An infectious agent of deception, exposed through proteomics

September 29, 2006

RICHLAND, Wash. -- Salmonella bacteria, infamous for food poisoning that kills hundreds of thousands worldwide, infect by stealth. They slip unnoticed into and multiply inside macrophages, the very immune system cells the body relies on to seek and destroy invading microbes.

Just how Salmonella escapes detection by macrophages, turning predator cells to prey complicit in promoting infection, has seemed impossibly complicated, a needle-in-a-haystack proposition involving thousands of proteins, the building blocks that carry out cells' vital functions.

Applying the high-volume sorting and analytical power of proteomics--a detailed survey of microbial proteins present in the 24 hours that follow mouse-macrophage infection--a team led by Liang Shi of the Department of Energy's Pacific Northwest National Laboratory has turned up a suspect protein.

The discovery of the protein, dubbed STM3117, is detailed today (Sept. 29) in The Journal of Biological Chemistry. Knocking out the gene that codes for STM3117, the researchers subsequently crippled the microbe's ability to multiply inside macrophages. Shi and colleagues say the protein and two closely related proteins discovered in the study are similar in genetic sequence to those known to make and modify chemicals in the microbe's cell wall called peptidoglycan.

Drug and vaccine designers armed with this mouse-model information can target chemicals or immune responses that disrupt peptidoglycan synthesis and other processes linked to Salmonella's colonization of macrophages in humans, said Joshua Adkins, a co-author on Shi's paper and lead author of a related study in Molecular & Cellular Proteomics last month. A quick identification of these proteins, Adkins added, could help physicians assess the virulence of a given strain.

The candidate proteins were winnowed from among 315 possibilities that emerged through a combination of techniques, culminating in measurements by Fourier-transform mass spectrometry, or FT-MS. A suite of FT-MS instruments customized by co-author and PNNL-based Battelle Fellow Richard D. Smith enabled the team to rapidly separate and identify many proteins at once even as macrophages were being infected.

Most of the initial candidates were designated "house-keeping" proteins, or those whose numbers relative to other proteins remained more or less constant during the course of infection. But 39 proteins shot up in number during bacterial colonization of macrophages, and of those, a handful or so--including STM3117--responded specifically to a macrophage protein associated with resistance to microbial infection. A standard assay called Western blot confirmed the abundance increases of that small group of proteins during infection.
-end-
The work was funded by PNNL and the National Institutes of Health's National Institute of Allergy and Infectious Diseases, and much of the work was performed at the PNNL-based W.R. Wiley Environmental Molecular Sciences Laboratory.

PNNL is a DOE Office of Science laboratory that solves complex problems in energy, national security, the environment and life sciences by advancing the understanding of physics, chemistry, biology and computation. PNNL employs 4,200 staff, has a $725 million annual budget, and has been managed by Ohio-based Battelle since the lab's inception in 1965.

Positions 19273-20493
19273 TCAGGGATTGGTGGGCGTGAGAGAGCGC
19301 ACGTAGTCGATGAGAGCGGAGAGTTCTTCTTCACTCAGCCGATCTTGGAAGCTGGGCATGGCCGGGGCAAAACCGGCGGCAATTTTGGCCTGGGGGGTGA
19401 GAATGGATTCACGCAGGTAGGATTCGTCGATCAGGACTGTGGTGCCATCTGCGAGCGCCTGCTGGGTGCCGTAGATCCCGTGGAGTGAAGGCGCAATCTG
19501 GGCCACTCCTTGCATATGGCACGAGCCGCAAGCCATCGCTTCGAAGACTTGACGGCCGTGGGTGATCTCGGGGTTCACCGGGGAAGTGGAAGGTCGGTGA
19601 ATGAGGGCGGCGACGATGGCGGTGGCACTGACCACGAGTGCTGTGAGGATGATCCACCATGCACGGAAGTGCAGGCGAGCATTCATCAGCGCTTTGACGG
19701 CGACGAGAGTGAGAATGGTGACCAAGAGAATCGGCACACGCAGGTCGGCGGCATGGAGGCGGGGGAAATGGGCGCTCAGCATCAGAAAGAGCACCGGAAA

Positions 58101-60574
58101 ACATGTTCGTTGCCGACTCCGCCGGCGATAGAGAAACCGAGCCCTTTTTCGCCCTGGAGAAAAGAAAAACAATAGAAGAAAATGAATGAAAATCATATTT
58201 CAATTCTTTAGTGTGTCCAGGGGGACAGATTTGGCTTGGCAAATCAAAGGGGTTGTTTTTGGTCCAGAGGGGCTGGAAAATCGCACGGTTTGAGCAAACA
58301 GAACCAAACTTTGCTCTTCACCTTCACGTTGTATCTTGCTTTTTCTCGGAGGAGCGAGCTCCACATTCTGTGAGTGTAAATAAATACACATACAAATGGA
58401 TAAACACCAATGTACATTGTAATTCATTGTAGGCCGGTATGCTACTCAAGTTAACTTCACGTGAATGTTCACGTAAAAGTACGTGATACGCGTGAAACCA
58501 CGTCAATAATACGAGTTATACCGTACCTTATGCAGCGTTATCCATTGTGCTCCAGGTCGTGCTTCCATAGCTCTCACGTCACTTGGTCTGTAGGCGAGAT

DOE/Pacific Northwest National Laboratory

Related Salmonella Articles from Brightsurf:

Sneaky salmonella finds a backdoor into plants
Researchers have discovered that bacteria such as salmonella, E.coli and listeria have a backdoor to take advantage of humans' reliance on leafy greens for a healthy diet.

Re-trafficking proteins to fight Salmonella infections
New study demonstrates how monitoring all cellular proteins over time and space can improve our understanding of host-pathogen interactions.

Researchers find one-two punch may help fight against Salmonella
Researchers found that dephostatin does not kill Salmonella or stop it from growing.

Food scientists slice time off salmonella identification process
Researchers from Cornell University, the Mars Global Food Safety Center in Beijing, and the University of Georgia have developed a method for completing whole-genome sequencing to determine salmonella serotypes in just two hours and the whole identification process within eight hours.

The discovery of ancient Salmonella
Oldest reconstructed bacterial genomes link agriculture and herding with emergence of new disease.

The function of new microRNAs are identified in Salmonella and Shigella infections
The research, published in Nature Microbiology, could help the search for more effective medicine and delves deeper into understanding the role of microRNAs in gene expression.

Salmonella the most common cause of foodborne outbreaks in the European Union
Nearly one in three foodborne outbreaks in the EU in 2018 were caused by Salmonella.

The nature of salmonella is changing -- and it's meaner
Salmonella is acting up in Michigan, and it could be a model for what's happening in other states, according to a new Michigan State University study.

Salmonella -- how the body fights back
New research shows how our immune system fights back against Salmonella infection.

For salmonella detection, genomic tool emerges as a key
The world's food supply will become safer as the food industry shifts to high-resolution, whole-genome sequencing -- which examines the full DNA of a given organism all at once.

Read More: Salmonella News and Salmonella Current Events
Brightsurf.com is a participant in the Amazon Services LLC Associates Program, an affiliate advertising program designed to provide a means for sites to earn advertising fees by advertising and linking to Amazon.com.